Wednesday, 20 June 2012

A Royal Affair (2012)

Set in mid 18th century Denmark, A Royal Affair tells the story of the illicit affair between Queen Caroline Mathilde (Alicia Vikander) and the personal physician to King Christian VII, Johann Friedrich Struensee (Mads Mikkelsen). The plot is very involved with all of the politics, power plays and intrigues one might expect of an 18th century royal court. Mathilde is an English princess, born to the Prince of Wales, and she is arranged to marry the King of Denmark, Christian VII (Mikkel Boe Følsgaard). When she moves to Denmark to meet him for the first time and marry him, she finds out that he is mentally ill. Soon the Danish court decide that the King requires a personal physician, and Struensee takes on the job. The King is quite boorish towards women, and openly whores around (is that a phrase?). Mathilde is ignored, and soon becomes miserable and depressed as all she does is care for their son. As a result, it isn’t too long before Struensee and Mathilde have an affair. But when Mathilde becomes pregnant by Struensee, the liberal political freedom that Struensee has enjoyed along with the King and his wife comes to a dramatic end.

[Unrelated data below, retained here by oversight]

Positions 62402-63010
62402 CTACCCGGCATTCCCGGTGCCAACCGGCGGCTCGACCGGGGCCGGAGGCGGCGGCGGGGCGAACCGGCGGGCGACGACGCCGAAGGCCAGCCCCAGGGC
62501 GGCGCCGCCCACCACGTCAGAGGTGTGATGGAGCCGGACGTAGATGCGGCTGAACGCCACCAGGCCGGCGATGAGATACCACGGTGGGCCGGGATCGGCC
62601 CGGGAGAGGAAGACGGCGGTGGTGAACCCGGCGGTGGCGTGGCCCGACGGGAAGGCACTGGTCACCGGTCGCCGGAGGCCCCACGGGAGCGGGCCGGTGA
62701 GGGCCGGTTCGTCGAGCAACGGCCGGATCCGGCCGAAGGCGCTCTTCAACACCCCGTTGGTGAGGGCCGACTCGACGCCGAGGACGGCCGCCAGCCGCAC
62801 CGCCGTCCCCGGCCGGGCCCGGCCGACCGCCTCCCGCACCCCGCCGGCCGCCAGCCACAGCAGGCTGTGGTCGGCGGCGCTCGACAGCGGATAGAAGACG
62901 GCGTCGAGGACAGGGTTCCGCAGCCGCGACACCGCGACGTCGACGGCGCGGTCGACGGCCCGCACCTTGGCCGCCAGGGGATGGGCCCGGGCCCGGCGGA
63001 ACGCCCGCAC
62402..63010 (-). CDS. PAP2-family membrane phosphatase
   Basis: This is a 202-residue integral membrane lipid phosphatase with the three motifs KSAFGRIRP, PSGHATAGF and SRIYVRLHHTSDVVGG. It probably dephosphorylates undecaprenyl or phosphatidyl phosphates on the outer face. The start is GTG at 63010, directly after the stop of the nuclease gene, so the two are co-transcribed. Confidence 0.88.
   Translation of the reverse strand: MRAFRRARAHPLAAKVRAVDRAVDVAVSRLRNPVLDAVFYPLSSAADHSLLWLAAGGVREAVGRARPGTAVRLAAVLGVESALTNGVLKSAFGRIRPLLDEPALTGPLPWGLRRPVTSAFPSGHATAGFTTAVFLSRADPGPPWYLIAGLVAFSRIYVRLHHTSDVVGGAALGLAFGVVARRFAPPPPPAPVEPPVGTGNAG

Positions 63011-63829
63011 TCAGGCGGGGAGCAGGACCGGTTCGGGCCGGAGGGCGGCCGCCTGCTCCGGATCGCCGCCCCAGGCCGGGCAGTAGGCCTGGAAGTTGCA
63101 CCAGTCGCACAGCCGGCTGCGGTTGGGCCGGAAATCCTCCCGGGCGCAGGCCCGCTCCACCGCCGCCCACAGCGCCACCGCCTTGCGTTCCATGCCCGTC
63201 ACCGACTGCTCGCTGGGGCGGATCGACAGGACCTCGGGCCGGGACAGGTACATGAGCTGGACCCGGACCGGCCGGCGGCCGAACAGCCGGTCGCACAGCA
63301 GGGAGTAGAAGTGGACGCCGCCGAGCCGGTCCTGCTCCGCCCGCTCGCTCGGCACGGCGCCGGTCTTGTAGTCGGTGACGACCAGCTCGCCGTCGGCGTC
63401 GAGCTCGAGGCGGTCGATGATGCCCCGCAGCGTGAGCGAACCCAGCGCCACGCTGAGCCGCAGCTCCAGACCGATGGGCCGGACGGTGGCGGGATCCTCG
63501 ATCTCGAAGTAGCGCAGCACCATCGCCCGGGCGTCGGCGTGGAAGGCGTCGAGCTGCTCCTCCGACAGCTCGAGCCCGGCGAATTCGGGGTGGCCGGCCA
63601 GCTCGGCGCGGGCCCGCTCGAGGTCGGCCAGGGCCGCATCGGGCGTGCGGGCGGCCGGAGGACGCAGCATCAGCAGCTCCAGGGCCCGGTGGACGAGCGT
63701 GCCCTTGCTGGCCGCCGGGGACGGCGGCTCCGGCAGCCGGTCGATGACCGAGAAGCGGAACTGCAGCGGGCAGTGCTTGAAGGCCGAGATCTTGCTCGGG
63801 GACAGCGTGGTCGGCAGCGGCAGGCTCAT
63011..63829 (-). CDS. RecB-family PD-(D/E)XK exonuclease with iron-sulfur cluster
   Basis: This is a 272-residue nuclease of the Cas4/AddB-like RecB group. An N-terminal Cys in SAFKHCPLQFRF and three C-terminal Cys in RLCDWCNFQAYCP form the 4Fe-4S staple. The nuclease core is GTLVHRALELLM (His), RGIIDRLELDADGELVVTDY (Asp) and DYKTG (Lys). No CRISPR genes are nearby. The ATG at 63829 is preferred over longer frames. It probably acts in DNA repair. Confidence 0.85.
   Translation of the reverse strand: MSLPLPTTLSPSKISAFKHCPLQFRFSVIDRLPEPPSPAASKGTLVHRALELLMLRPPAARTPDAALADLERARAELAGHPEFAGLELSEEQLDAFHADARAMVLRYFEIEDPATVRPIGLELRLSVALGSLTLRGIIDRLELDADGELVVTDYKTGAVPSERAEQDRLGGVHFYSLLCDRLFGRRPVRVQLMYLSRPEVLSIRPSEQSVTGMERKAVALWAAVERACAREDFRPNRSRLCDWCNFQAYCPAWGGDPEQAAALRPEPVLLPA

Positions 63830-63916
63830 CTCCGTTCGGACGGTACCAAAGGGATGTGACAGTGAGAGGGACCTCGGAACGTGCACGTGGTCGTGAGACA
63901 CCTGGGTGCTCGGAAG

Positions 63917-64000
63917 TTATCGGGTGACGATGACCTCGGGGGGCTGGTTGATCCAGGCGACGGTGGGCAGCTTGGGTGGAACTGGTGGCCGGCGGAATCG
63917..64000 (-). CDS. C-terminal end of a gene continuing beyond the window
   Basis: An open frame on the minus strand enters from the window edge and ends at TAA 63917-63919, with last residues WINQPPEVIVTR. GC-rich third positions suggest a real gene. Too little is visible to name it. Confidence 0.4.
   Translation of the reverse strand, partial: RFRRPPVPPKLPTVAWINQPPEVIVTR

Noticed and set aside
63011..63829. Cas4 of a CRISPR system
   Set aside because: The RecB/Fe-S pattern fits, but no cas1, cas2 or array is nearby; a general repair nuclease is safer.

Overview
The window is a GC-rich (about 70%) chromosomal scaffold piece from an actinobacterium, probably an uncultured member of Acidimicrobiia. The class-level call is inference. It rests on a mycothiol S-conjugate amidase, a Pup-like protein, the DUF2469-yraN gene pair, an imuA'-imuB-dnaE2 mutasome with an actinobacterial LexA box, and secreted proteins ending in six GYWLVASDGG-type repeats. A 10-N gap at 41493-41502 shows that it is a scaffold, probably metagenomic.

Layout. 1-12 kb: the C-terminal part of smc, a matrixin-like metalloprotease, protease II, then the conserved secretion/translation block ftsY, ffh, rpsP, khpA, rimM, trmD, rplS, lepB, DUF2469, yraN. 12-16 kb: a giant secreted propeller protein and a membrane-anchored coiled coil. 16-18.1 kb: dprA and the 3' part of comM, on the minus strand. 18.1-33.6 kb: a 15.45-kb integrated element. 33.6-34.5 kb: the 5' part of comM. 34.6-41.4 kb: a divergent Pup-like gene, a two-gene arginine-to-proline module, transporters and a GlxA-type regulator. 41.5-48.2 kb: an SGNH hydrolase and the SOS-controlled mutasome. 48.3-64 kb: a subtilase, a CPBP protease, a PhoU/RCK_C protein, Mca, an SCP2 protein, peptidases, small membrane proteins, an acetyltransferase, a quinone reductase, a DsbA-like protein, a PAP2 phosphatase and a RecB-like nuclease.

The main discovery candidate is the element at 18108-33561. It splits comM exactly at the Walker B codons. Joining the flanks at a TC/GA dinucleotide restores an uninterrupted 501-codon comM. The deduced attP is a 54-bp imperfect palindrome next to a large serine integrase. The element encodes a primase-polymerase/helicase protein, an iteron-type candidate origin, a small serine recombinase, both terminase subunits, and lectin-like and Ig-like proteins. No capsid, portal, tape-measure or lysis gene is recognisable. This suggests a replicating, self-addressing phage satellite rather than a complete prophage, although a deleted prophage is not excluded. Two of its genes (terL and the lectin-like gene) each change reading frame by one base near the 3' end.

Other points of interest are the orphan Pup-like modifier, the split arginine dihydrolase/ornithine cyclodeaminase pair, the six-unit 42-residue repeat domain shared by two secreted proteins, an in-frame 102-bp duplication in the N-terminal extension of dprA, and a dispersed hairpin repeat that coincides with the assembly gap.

That very quick synopsis really doesn’t do the film any justice. Though based on a novel (Prinsesse af blodet), the key events are all historically accurate, and given how convoluted European history generally is, it is no mean feat to have successfully adapted the story for the big screen. It is a testament to both Nikolaj Arcel (director and screenplay), and Rasmus Heisterberg (screenplay) that they were able to keep the film gripping, tense and emotionally charged. Though perhaps we should expect a high standard from the two guys who wrote the screenplay for the fantastic Girl with the Dragon Tattoo.

Capitalising on a great story is a cast of great actors, helmed by Mads Mikkelsen. Perfect as Johann Struensee I only really thought of Le Chiffre (the only other role I’ve seen him in) when he was being tortured! I thought he could tie his antagonist to a seatless chair and use that piece of knotted rope to great effect again! His story does not just begin and end as a doctor; he has very liberal views in a time of feudalism, and he uses his influence with the King and Queen to introduce new laws to Denmark, giving more rights to the people. Ultimately he becomes de facto regent of the country, and King Christian sarcastically refers to him as King of Prussia! Of course when the affair is uncovered, his house of cards comes crashing down, yet Mikkelsen is still commanding as the court politicians try to ruin him.

I am not at all familiar with either Mikkel Boe Følsgaard or Alicia Vikander, but both were very good as Christian the eccentric King and Mathilde. Mathilde’s story is particularly demanding; she starts as a naive princess expecting life to be wonderful as a queen only to have her assumptions crushed, then having found love finds out the hard way that she won't live happily ever after as her world falls apart. Alicia copes very well, and certainly brings realism to every facet of her character.

A very dramatic film, but one that takes its time to build the characters as well as the sumptuous world of 1700s Royal Denmark. A remarkable story and even more so for being true; engrossing and brought to life by a very good cast.